Profile image
Story Views

Last Hour:
Last 24 Hours:

It’s the Littlest Things That Disclose the Real Reality

Tuesday, February 14, 2017 17:02
% of readers think this story is Fact. Add your two cents.
In Dvorak’s Cello Concerto in B Minor, Op.104 the second movement has a moment dedicated to (composed in memory of) his sister-in-law whom he loved.
“The melancholy second movement quotes a theme from one of Dvořák’s own songs, “Lasst mich allein” (German: “Leave Me Alone”). The song had been a particular favourite of the composer’s sister-in-law Josefina, who had recently died. Having loved Josefina before he consented to marry her sister Anna, Dvořák here paid tribute to his first love.
For the final movement, Dvořák builds a rondo structure upon a jaunty marchlike theme. In its final bars, brief recapitulations of melodies from the previous movements are heard.” [From Britannica]
In Schubert’s and Beethoven’s 9th Symphonies (the final movements) is an identical theme that was inserted by the composers to show their affection for one another. (Listen to both finales to hear the “identical” musical phrases).
And Schubert often quoted Beethoven, not only because he admired Beethoven but because he loved him (not homo-erotically however).
The fact that Schubert, as previously mentioned, quotes the Funeral March from Beethoven’s ‘Eroica’ Symphony in his song ‘Auf dem Strom’ is of the greatest interest, as the song was first performed at Schubert’s concert a year to the day after Beethoven’s death. This encourages us – as it did the contemporary audience in March 1828 – to regard the whole event as a deliberate tribute to the dead Beethoven. Furthermore, although the actual words of the song are not relevant at this point (sadness at being carried away from home and love by the river), the fact that Schubert quotes a funeral march from Beethoven’s ‘heroic’ symphony certainly is.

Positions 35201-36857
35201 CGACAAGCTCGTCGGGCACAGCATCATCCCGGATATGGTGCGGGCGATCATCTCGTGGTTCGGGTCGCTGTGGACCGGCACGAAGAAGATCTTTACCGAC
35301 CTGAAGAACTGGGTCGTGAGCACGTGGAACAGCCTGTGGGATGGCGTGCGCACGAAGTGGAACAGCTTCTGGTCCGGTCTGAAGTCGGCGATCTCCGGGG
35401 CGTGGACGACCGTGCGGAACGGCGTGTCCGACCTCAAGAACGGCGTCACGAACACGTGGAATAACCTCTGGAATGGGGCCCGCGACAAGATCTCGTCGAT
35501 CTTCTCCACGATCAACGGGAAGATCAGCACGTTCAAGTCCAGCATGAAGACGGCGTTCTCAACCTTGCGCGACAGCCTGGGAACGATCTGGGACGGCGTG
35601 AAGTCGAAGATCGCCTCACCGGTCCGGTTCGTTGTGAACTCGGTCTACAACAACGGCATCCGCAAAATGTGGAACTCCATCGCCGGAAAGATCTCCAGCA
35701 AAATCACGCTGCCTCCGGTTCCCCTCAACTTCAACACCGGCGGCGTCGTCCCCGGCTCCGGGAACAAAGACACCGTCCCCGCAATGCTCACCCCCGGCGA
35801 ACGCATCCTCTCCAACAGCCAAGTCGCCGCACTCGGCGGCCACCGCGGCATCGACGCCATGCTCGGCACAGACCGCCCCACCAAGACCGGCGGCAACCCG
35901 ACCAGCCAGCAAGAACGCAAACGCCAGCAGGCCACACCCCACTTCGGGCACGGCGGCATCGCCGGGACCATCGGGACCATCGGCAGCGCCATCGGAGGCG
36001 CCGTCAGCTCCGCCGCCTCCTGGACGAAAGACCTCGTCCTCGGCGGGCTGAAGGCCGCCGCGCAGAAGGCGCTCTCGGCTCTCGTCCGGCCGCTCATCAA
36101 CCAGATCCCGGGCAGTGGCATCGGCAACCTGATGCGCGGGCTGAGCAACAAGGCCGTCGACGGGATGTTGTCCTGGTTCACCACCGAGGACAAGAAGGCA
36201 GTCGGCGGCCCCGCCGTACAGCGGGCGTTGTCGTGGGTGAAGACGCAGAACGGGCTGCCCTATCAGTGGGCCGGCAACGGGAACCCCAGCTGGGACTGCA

And DaVinci signified his homosexuality in his painting of John the Baptist:
Of course most of you know about Conan Doyle’s story, Silver Blaze, wherein Sherlock Holmes solves the mystery beginning with this exchange:

Gregory (Scotland Yard detective): “Is there any other point to which you would wish to draw my attention?”

Holmes: “To the curious incident of the dog in the night-time.”

Gregory: “The dog did nothing in the night-time.”

Holmes: “That was the curious incident.”

It’s those little things that provide an opening to fact or truth, and in ufology there are a few such little things that can explain a UFO event or sighting is one just looks  close enough.




Roswell (1947): the Haut Press Release indicating a “flying disc” was recovered and the Ramey memo.
Socorro (1964): the symbol seen on the craft (and drawn) by Police Officer Lonnie Zamora and the indentations in the ground left by the thing Officer Zamora saw:
The Stefan Michalak burn marks on his chest (1967):
The rut marks in the ground and the ripped trousers of Robert Taylor (1979):
You get the idea…
RR – The UFO Iconoclast(s)


We encourage you to Share our Reports, Analyses, Breaking News and Videos. Simply Click your Favorite Social Media Button and Share.

Report abuse


Your Comments
Question   Razz  Sad   Evil  Exclaim  Smile  Redface  Biggrin  Surprised  Eek   Confused   Cool  LOL   Mad   Twisted  Rolleyes   Wink  Idea  Arrow  Neutral  Cry   Mr. Green

Top Stories
Recent Stories



Top Global


Top Alternative




Email this story
Email this story

If you really want to ban this commenter, please write down the reason:

If you really want to disable all recommended stories, click on OK button. After that, you will be redirect to your options page.